Now many products geared towards a younger audience often presume children to be stupid - not so this module. In fact, the players have to act in concert, as evidenced by the very first encounter, a couple of goblins, though that's not teh first creature: In a sarcophagus that can be opened with two pearls, there's a troll with 6 HP - deadly if not put down fast and equipped with the power to rip a PC asunder. There also is the obligatory introduction-adventure ogre (2d6+9 damage, again, hopefully the players act smart!), two easy riddles to avoid combat with elementals and then there is a clever puzzle included in the deal - nice! While the players can always return and get healed and can retry as often as they like, their final grade will depend on their special instructions and whether they find the true and secret treasure room (which is thankfully omitted from the player-map). Thus, the adventure hopefully concludes with the PCs being top of their class!

The pdf also comes with 4 pregens, all set to go.

Editing and formatting are top-notch, I didn't notice any significant glitches. Layout adheres to AaW's two-column standard with a parchment-style background and the read-aloud-text looks like it's printed on a scroll, while the gems, puzzles etc. come in their own colored boxes, which get neat lines at the top and bottom - personally, I prefer this box-layout to the one featured in other AaW-publications to date. The artwork in full color are nice and of consistently a higher quality than the cover. The cartography is neat, as I've come to expect of AaW. The pdf also comes with a printer-friendly, background-less version.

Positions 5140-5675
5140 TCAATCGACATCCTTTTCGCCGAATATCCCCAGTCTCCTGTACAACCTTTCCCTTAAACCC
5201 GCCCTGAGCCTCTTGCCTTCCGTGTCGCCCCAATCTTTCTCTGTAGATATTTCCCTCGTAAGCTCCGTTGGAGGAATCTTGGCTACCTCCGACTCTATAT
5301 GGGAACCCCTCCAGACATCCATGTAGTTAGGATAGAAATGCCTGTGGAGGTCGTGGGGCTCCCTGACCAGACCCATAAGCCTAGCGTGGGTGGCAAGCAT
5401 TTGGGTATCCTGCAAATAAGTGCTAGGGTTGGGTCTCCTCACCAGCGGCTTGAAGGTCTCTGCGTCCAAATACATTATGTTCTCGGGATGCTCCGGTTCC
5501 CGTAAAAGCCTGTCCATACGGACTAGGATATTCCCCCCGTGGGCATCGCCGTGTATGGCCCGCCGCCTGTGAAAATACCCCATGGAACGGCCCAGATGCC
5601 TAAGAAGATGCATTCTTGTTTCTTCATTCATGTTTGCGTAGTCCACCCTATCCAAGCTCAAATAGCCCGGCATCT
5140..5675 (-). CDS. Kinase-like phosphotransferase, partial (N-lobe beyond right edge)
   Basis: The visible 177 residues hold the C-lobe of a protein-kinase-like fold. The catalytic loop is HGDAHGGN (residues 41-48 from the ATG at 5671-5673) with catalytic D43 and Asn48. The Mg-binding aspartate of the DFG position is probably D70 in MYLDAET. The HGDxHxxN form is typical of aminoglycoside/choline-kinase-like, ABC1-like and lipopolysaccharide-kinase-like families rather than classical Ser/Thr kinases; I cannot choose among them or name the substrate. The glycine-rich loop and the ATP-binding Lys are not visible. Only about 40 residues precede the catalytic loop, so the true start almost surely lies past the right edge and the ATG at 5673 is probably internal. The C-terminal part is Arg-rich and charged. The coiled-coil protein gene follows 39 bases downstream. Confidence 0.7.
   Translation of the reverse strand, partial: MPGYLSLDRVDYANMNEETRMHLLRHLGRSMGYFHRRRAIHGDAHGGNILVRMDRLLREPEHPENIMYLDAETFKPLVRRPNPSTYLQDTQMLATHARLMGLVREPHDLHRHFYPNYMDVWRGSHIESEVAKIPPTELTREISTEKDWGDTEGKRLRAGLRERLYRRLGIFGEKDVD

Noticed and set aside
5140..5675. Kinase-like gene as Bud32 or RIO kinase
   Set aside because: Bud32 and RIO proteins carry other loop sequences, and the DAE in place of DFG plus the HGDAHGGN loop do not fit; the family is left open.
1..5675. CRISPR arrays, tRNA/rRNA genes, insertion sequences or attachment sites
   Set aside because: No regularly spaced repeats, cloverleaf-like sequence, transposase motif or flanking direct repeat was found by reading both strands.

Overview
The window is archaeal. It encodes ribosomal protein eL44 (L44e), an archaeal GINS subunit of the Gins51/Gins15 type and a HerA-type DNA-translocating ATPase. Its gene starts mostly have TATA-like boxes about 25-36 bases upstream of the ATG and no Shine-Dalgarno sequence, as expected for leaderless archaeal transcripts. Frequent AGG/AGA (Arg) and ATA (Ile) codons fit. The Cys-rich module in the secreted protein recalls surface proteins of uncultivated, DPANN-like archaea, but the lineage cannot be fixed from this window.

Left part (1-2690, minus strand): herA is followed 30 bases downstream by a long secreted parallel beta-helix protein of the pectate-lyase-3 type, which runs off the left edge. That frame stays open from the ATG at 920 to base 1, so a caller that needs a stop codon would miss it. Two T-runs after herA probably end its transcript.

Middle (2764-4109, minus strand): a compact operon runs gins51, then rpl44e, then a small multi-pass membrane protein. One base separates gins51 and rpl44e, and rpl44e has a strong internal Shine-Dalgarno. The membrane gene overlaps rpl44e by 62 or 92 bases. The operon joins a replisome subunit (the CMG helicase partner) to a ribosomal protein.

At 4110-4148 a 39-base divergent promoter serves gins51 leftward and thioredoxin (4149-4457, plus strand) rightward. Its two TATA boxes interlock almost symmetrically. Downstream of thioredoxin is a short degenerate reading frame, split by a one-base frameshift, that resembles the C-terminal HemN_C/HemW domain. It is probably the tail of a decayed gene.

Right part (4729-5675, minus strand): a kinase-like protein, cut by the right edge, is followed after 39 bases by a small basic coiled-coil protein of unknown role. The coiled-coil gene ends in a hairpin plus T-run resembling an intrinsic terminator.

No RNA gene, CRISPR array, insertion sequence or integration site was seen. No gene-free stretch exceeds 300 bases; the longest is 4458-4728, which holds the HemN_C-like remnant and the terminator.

Now, I don't like the idea of an adventurer-school. In fact, I hate it. I hate Harry Potter and anything only slightly reminiscent of it with a fiery passion. Adventurer-schools make no sense in the context of any world I'd create. I really, really, really HATE the premise. Children don't necessarily want to play young adults in similar circumstances - they want to play the badass hero. Thankfully, this module avoids the child-hero trap and has the characters be developed enough. That out of the way, I have to acknowledge that this module is well-crafted. The puzzles and riddles are nice, there is a neat selection of traps, combat and brains required to succeed and while in no way easy, this module should not prove to be an overwhelming challenge to PCs - if you do run this for children, and I did, make sure they understand the cooperative aspect of the game, that they can return to get healed and that their character may die nevertheless. If you do that, get ready to be surprised - the group of an 11-year old girl (fighter), a 10-year-old boy (cleric) , a 8-year old boy (rogue) and a 10-year-old girl (wizard) passed this module in my run without losing one of their number, retrying etc. and scored the bonus objective as well. Children are often smarter than we give them credit for - I actually expected one or more of them to die or throw a fit after being dropped by a foe, but no. They had an enjoyable time and the module worked fine. Much like 0one's basic paths, this module is challenging, but doable. In the end, I consider this a well-made module, especially for a younger audience and thus will rate this a full 5 stars. If you're older/looking for an adventure for more mature players, detract a star - this is still a good module, but loses some of its appeal.